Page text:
Of course! The 1840s through even the 1860s can often get very muddly. I’m going to provide lots of links so this doesn’t become image heavy.
The first thing to look at is the skirt volume. It’s somewhat hard to tell in the early years of the 1850s, but compare these dresses: c.1841 c.1849 c.1850-1852 c.1855 c.1859. The skirts slowly gain more volume and change shape until most of the fullness is in the back and sides instead of all around full.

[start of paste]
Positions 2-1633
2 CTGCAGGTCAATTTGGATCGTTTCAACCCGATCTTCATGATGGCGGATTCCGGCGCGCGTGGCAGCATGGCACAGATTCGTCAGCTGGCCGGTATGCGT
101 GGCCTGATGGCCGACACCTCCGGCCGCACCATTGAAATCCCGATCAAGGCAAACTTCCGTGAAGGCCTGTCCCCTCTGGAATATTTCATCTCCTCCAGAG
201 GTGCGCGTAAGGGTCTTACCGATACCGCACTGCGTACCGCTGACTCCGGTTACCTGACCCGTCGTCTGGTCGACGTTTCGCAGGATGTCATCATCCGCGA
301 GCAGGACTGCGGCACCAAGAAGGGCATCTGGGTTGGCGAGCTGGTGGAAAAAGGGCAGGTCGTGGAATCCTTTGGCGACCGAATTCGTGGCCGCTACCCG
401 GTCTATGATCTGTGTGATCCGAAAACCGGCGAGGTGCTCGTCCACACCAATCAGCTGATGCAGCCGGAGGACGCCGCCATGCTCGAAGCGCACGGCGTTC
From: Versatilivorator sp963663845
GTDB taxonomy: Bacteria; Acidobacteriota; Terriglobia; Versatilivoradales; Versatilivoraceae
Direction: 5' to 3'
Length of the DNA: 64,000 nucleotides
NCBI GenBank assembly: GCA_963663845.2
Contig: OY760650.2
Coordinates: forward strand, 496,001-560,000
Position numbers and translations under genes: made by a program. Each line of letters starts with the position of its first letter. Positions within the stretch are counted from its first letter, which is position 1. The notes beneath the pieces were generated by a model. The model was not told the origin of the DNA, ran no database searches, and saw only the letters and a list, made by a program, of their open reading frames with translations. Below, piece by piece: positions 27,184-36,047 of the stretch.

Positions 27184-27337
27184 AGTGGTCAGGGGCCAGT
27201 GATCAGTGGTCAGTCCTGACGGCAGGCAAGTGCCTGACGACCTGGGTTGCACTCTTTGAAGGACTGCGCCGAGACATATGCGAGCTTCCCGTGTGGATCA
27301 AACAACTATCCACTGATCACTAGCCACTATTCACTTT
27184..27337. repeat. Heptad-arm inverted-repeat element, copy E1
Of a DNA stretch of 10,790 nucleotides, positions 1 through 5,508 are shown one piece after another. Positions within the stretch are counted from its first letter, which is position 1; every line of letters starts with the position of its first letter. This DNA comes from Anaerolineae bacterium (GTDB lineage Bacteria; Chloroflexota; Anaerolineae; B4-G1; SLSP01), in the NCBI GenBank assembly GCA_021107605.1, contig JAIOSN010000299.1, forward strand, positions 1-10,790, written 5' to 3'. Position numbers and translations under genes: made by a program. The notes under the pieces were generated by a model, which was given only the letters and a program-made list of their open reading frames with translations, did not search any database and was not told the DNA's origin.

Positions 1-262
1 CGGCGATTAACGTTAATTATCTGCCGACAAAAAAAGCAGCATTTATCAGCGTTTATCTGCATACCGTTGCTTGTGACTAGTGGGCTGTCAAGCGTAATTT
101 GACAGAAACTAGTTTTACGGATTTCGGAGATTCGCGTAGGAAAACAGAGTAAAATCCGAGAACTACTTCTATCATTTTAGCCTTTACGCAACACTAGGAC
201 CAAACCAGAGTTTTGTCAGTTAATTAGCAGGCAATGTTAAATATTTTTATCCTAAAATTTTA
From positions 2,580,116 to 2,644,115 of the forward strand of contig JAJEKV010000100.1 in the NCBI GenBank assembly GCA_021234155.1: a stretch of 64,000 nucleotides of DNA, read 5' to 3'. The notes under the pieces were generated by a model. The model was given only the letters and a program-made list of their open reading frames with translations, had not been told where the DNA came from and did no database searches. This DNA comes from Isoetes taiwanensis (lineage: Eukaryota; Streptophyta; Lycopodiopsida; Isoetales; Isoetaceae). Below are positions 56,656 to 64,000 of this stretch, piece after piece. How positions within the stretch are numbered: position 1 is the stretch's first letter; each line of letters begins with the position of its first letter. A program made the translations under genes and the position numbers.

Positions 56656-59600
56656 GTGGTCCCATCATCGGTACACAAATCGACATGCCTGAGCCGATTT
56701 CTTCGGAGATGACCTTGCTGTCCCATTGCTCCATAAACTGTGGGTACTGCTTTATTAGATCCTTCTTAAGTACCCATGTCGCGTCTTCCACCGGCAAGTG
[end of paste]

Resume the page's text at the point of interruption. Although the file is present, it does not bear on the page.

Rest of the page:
The other main thing to look for is the ‘pointy-ness’ of the bodice. While dresses from the 1840s and 1860s still do have a ‘pointy’ bodice, the 1850s truly takes the cake. This c.1840 evening dress has a much duller point compared to this c.1845 evening dress, which in turn has nothing on this c.1850-1855 evening dress and this c.1854 ball gown.
Another place to look would be the sleeves. The 1850s starts the pagoda and bishop sleeve craze that would continue on to the 1860s. Here’s the c.1855 dress again for bishop sleeves. The pagoda sleeve has tons of variations, but here’s a c.1855 day dress and a c.1858-1860 dress.
I hope this helps!